Ohio Metallurgical Fire Update
From “The Chronicle” we have this update on the recent fire at commercial heat treater Ohio Metallurgical in Elyria, Ohio, USA.
“ELYRIA, Ohio, USA — Employees at Ohio Metallurgical Service Inc. on Clark Street were back to work Tuesday after a fire destroyed a maintenance building on the property the previous night. State and local fire investigators and environmental specialists also were on scene, officials said, to determine what caused the blaze that did an estimated $1 million in damage to an unoccupied building and its contents. No employees were hurt after the fire started around 7:30 p.m. Monday. An Elyria firefighter suffered a minor injury but kept working through the blaze, officials said Monday.
Company owner and President John Gaydosh said he was overwhelmed by the “hundreds” of emails and phone calls his company received after Monday’s fire — from other local businesses, customers and even competitors offering “a lot of community outreach, thoughts and prayers and wishes.” Ohio Metallurgical Services Inc., or OhioMet, does heat treating of metals for the aerospace and aircraft production industries, among others. The company was founded in Lorain in 1947, moved to Elyria in the 1950s and was bought by Gaydosh’s father in 1977, he said. It currently has 75 employees working three shifts.
Monday was “a long night” and Tuesday “a long day,” Gaydosh said Tuesday. “We’re extremely happy there were no injuries,” he said. “The fire happened in a building not occupied at that time of day. It’s a maintenance employees’ office, storage, spare parts, machinery, not a production area of the plant.” Employees on the second shift were quick to evacuate the buildings that were occupied and call 911. The Elyria Fire Department was on scene “in about three minutes,” Gaydosh said, adding that he was impressed with the response time. The flames did not spread to other buildings or neighboring properties, and firefighters were present throughout the night. Clark Street was closed between South Logan Street and Abbe Road throughout the night.
The Ohio Fire Marshal’s Office and Elyria firefighters were back at the scene Tuesday investigating the cause of the blaze. State fire investigators typically are called in when there is a large amount of financial loss due to a fire. Gaydosh said he was able to answer investigators’ questions and provide them with video footage of the area where the fire started to aid in their investigation. “We have some video inside there, so we were able to see some of the progression of the fire, not in great up-close detail but it enabled investigators to kind of know where to look and start looking to determine the best they can how it started,” he said.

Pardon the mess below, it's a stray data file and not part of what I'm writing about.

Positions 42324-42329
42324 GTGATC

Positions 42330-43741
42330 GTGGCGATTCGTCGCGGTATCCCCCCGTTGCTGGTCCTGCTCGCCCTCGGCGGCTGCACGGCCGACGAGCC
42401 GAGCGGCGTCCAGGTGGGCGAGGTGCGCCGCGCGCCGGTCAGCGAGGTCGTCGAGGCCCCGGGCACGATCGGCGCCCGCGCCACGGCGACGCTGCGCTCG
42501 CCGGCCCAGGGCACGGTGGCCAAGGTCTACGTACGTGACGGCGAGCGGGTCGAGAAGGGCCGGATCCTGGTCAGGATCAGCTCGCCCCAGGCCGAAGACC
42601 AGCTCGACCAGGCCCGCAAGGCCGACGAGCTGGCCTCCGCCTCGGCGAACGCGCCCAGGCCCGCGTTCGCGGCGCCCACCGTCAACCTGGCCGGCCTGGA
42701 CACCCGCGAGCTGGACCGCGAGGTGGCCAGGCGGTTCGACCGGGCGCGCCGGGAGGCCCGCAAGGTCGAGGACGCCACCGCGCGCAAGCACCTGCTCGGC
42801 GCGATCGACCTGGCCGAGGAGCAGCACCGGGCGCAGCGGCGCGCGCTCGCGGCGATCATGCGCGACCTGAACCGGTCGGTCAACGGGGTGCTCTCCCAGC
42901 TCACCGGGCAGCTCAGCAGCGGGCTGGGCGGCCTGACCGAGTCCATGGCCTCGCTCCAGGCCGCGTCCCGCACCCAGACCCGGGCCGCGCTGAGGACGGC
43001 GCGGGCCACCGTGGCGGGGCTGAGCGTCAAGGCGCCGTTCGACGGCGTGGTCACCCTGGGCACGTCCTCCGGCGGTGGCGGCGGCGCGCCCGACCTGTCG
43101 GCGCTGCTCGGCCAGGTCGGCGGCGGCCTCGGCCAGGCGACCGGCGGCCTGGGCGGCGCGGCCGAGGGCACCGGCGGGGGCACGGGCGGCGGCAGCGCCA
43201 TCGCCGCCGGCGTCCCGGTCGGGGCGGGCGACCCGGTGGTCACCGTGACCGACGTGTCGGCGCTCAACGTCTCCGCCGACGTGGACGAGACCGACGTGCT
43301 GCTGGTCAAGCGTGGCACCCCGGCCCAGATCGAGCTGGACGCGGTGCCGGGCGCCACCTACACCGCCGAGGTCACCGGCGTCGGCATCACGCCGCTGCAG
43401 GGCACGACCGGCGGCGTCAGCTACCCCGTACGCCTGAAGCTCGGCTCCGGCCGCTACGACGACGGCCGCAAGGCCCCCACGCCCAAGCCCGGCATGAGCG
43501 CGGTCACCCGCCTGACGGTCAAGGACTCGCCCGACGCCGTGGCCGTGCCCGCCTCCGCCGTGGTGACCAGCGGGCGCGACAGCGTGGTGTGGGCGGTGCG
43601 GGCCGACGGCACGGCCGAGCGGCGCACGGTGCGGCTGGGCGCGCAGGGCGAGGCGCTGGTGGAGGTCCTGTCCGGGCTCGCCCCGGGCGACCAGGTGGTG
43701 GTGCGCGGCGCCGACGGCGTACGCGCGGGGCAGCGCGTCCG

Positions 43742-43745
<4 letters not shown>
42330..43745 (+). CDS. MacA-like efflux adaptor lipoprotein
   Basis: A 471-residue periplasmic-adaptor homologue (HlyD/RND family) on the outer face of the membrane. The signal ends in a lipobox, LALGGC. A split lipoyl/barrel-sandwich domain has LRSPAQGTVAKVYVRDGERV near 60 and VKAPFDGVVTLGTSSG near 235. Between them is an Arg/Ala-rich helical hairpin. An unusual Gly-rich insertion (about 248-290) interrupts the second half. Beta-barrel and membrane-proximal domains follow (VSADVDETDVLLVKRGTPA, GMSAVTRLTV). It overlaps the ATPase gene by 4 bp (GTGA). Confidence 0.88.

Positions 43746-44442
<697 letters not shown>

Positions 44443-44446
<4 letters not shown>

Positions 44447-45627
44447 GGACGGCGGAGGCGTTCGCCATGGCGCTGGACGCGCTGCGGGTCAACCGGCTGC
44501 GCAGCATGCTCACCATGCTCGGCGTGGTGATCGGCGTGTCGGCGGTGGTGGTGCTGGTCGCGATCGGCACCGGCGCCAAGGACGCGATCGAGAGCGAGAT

The Elyria Township, Carlisle Township, Sheffield and Lorain fire departments assisted the Elyria Fire Department at the scene, and Lorain County Homeland Security and Emergency Management also responded. Homeland Security and EMA Director Tom Kelley said the Ohio Environmental Protection Agency and Chemtron, an industrial cleanup company with facilities in Avon and Avon Lake, also were on the scene Tuesday — the former after being notified by county and fire officials and the latter to clean up some oil that got off the property, onto the street and into some nearby ditches during the incident.
Kelley said Ohio’s Community Right to Know law requires that an incident at a facility that uses, stores or manufactures hazardous materials report the incident to the state EPA, local fire department and local Emergency Management Agency. The law has been on the books for more than 30 years, he said. Gaydosh said he didn’t believe there were any signs of arson or “malicious behavior,” and that the cause appeared accidental, but it will take a final report to determine if that’s the case. “We’ll have to wait and see what they say officially,” he said. While the COVID-19 pandemic slowed business at OhioMet for a time, Gaydosh said the company will get back to normal.
“You just have to keep everyone safe and clean up and go ahead and rebuild and do your business. … The building is destroyed, definitely destroyed, but hopefully we’ll be able to salvage some things in there,” he said. “If there’s a blessing, it wasn’t a production area that was damaged. We’re basically back up and running already. Everyone’s working, no one’s being sent home, and they can push a broom if we need them to. There’s plenty to clean up. “We’re full steam ahead,” Gaydosh said. “We’ll get it taken care of and live to fight another day.”
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